The 4 Lines of Self-Defense

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*Note: This is a reprint of an article I wrote under a different name a long time ago.*

The cry of “Self defense!” is common among those who get into trouble for fighting. Often this is heard from both parties, which makes the statement suspect. The phrase “self defense” in essence means to protect oneself from harm by striking an attack or attacker so that you are not harmed. Self defense is a complex concept. The defining the word is the easy part. In terms of cultural and legal meanings, it gets even more confusing; however, the purpose of this article is to examine what goes into self defense, rather than what comes after.

There are four major concepts within the topic of self defense: knowledge, attitude, awareness, and skills. Each concept contributes to your personal safety. If any one of them is left out, the danger to yourself increases dramatically.

Knowledge

Simply put, Knowledge is knowing what’s out there. You may see on the local news that there was a murder two blocks over. You may read in the newspaper that there have been a string of robberies targeting convenience stores. You may hear on the radio that there is a major storm approaching quickly. These are items that serve to catch the attention. You now know that they took place and that finding yourself in a dangerous situation is an increased possibility.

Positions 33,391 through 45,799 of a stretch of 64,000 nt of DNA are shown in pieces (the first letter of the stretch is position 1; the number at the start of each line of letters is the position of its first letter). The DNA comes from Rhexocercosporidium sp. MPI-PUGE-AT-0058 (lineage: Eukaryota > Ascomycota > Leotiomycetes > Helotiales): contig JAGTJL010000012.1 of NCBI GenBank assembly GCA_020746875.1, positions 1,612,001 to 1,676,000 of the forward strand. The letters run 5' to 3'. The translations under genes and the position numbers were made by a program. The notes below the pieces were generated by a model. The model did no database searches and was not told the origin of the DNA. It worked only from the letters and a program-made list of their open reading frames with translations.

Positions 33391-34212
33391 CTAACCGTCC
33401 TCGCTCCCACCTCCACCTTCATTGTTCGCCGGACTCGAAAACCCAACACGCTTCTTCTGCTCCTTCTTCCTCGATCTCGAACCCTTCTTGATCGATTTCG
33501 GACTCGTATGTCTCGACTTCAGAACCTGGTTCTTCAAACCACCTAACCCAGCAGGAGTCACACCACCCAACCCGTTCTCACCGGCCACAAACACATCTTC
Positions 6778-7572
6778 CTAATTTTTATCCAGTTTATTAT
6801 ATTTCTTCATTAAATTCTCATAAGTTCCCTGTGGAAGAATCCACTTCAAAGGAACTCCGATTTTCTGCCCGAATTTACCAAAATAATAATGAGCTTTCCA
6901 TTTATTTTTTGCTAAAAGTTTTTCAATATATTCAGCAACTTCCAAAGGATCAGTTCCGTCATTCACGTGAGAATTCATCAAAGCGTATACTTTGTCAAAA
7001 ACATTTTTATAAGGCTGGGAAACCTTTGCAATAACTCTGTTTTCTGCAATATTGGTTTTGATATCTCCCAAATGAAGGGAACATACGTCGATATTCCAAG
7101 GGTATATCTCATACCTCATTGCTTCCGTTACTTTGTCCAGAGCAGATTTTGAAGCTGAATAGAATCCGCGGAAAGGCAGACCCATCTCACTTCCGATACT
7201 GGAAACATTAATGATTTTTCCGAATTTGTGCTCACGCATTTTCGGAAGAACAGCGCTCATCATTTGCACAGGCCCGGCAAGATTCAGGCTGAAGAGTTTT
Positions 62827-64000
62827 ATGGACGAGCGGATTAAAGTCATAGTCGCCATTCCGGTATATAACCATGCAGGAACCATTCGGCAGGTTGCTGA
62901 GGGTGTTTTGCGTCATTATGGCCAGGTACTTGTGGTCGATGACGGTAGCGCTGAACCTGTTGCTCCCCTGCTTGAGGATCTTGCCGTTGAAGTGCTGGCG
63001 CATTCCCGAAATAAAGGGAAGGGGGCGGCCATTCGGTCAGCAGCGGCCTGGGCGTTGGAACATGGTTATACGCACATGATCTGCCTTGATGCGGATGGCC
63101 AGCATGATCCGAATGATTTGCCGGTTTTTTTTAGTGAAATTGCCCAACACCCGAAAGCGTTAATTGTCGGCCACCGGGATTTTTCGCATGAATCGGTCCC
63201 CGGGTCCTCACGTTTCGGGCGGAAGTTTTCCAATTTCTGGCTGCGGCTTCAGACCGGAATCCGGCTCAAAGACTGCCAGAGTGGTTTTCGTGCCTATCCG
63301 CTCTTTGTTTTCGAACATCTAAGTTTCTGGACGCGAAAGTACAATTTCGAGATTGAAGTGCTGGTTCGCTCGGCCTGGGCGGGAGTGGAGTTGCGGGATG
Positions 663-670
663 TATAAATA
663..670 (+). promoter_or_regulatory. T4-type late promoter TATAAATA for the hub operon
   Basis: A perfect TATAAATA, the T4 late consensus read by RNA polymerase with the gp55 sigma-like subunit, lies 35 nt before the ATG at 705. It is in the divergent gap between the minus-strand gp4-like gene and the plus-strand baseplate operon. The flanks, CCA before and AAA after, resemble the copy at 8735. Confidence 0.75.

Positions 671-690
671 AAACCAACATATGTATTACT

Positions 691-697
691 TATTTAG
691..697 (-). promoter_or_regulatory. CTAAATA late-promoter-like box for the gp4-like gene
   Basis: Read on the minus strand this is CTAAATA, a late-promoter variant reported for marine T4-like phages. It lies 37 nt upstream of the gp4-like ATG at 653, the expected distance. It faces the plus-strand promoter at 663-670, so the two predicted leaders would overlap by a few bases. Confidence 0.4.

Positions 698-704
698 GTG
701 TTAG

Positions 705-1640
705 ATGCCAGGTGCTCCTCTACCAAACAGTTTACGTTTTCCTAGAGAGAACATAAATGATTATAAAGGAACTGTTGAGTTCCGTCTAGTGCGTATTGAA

Beyond the attention grabbers used by the various media, look at the details of the incident (or approaching situation). The murder victim was a reclusive man. He was killed when he surprised a burglar in his house. The convenience store robberies all took place in the Westlake area between the times of 9:00 p.m. and 3:00 a.m. The approaching storm is predicted to be the worst storm the city has seen in 50 years. These details tell you that the murder was an incidental killing and not done by a serial killer, it’s probably a good idea to stay out of the Westlake area convenience stores between 9:00 in the evening and 3:00 in the morning, and that covering the windows and making sure you have enough supplies for at least a week after the storm hits is a smart idea.

Attitude

Most self defense courses and workshops will tell you that attitude is how you present yourself. Many will even tell you some basic body language to use: head up, shoulders back, relaxed gait. What is often left out is that attitude is as much internal as external, as much mental and emotional state as posture. This is not to say that such workshops ignore the internal aspect, just that they tend not to explicitly state it. In many ways it is easier and faster to fix the outward appearance. Since workshops rarely last more than half a day, the decision (a wise one in my opinion) is to spend more time teaching knowledge and skills.

The internal aspect of attitude should not be ignored, however. Confidence and mental readiness take longer to build, but will withstand more scrutiny on the streets. Most support groups have some form of the phrase “Fake it ’til you make it.” In essence, that is what one shot workshops teach in terms of attitude. By faking the appearance of confidence, you may prevent a possible predator from thinking of you as an easy target. That shell, however, is very thin. Those more observant will see the slight hesitation in the footsteps, the unusually fast breathing, the flickering eyes. With an internal framework of confidence and mental readiness, the exterior presentation is not a shell, but a natural byproduct.